At the end of episode 8, both Ji-ah and Lee Rang have been thrown into life-threatening situations by a mysterious new threat working with Imoogi, a supernatural being who seems to have the ability to transport individuals into their worst nightmares. She reports to Lee Yeon that these are not mere mirages, but that dying in them would mean dying for real. Lee Yeon is given a choice between going to save the love of his life or his younger stepbrother. Interestingly enough, the first half of the series concludes with Lee Yeon heading for Lee Rang instead of Ji-ah. 

This particular choice might be surprising, but certainly not unexpected if one were to follow the drama’s focus on both romance, as well as family ties. Lee Rang might have been presented as a villain from the start of the drama, working with Imoogi to enact revenge on his brother who he believes abandoned him in the past. However, when Lee Rang is told to bring his most precious item in his life to trade for the Eyebrows of the Tiger, a pair of glasses enabling one to see the past lives of others, viewers are told explicitly that Lee Yeon is his most treasured item. Bitter as Lee Rang might be about Lee Yeon, it is also clear to see that his hate is a product of overwhelming love for Lee Yeon. More than just having the story revolve around the refound love between Lee Yeon and Ji-ah, this complicated sibling squabble and Ji-ah’s obsession with locating her parents play equally large roles in propelling the plot forward. 

The drama also offers up a spectrum of characters, each positioned differently on the scale of morally good to pure devilish. Lee Rang is far less an embodiment of absolute evil, and he earns his time on screen as a fascinating character in the grey area between good and bad. Lee Yeon often chides him as being stuck in puberty, with his motivations often rooted in petty vengeance. Yet, the audience also gets glimpses of his kindness when he saves a puppy being abused or when he gives in to the demands of a young child he glimpses as a possible reincarnation of his beloved pet dog from centuries ago. He continues to be plagued by his own anguish and feelings of abandonment, illustrating him as someone more than just a bloodthirsty little fox.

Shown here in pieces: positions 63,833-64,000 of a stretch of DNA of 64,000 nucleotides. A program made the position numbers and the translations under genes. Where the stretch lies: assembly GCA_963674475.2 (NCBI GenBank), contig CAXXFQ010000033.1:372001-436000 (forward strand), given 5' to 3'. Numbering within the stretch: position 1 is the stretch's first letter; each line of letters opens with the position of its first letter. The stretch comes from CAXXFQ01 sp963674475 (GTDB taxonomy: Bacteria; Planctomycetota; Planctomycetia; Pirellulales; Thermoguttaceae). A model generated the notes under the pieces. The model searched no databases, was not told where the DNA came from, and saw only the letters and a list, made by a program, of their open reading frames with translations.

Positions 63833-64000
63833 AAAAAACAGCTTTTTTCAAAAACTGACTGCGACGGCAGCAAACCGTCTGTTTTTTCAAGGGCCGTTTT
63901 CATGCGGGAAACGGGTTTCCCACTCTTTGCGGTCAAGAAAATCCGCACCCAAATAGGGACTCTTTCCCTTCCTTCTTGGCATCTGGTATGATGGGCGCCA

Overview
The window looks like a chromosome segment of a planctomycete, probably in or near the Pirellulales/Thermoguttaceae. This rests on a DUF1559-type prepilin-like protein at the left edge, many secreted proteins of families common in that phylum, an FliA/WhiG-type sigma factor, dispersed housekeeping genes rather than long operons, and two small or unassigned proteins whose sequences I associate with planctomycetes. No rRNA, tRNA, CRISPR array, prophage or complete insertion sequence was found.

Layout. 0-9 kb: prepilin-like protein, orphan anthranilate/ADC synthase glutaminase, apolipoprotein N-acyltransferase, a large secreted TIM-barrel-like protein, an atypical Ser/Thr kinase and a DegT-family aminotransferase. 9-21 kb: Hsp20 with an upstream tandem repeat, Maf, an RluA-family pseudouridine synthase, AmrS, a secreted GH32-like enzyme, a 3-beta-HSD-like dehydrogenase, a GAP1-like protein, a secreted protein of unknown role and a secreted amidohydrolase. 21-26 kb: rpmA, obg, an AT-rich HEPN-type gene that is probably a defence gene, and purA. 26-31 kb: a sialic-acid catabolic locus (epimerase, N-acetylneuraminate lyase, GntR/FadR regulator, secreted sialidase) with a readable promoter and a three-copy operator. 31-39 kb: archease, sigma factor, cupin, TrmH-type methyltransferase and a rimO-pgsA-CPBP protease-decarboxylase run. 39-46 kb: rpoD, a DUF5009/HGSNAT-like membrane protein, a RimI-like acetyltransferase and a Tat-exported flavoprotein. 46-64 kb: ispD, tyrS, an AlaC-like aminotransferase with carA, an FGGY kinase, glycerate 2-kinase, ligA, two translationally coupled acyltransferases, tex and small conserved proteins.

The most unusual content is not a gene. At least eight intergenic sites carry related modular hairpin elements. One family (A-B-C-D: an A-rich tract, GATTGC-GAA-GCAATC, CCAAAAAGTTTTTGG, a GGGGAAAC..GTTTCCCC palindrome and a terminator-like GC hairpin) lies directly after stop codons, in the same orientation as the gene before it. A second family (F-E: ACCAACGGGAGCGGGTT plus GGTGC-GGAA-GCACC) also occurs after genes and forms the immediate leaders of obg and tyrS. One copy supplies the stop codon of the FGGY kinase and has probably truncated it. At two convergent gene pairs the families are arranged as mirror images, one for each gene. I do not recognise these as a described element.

Lee Rang is just one example of the many characters in the series holding their own set of burdens, experiences that have come to the decisions they make. Lee Rang’s partner in crime, Ki Yu-ri (Kim Young-ji), bears the trauma of animal abuse, and the drama hints at a possible loveline between her and vet, Gu Shin-ju (Hwang Hee), who is able to see through her tough exterior. Even the all-seeing and omnipotent Granny (Kim Jung-nan) is revealed to have lost her son in a suicide, resulting in her strict and at times cruel overseeing of Lee Yeon’s behaviour. By offering up sufficient time for viewers to peek into the pasts of the secondary characters, and tug at the audience’s heartstrings. The drama builds up a world with great depth and believability, pushing viewers to question what goodness and evil mean in the pursuit of either protecting oneself or what one holds dear. 

As episode 8 closes with the possible reconciliation of Lee Yeon and Lee Rang, the drama seems to push us to doubt our first impressions of good and evil. Whether it is romance, friendship, or family, the experiences of one’s past certainly do come to shape the personalities of the characters. Nine-Tailed seems to be suggesting that these relationships, though once broken, do not remain irreparable. Well-paced and sturdy in its world-building, Nine-Tailed provides more than just the conclusion of the main love story for viewers to look forward to. Rather, it is the unravelling of family ties that pushes the story forward here on out, proving itself thus far as a drama that sets itself apart from its predecessors. All I am left with wondering is whether there might be redemption even for a seemingly monstrous figure like the Imoogi.

(Youtube. Images via TVN)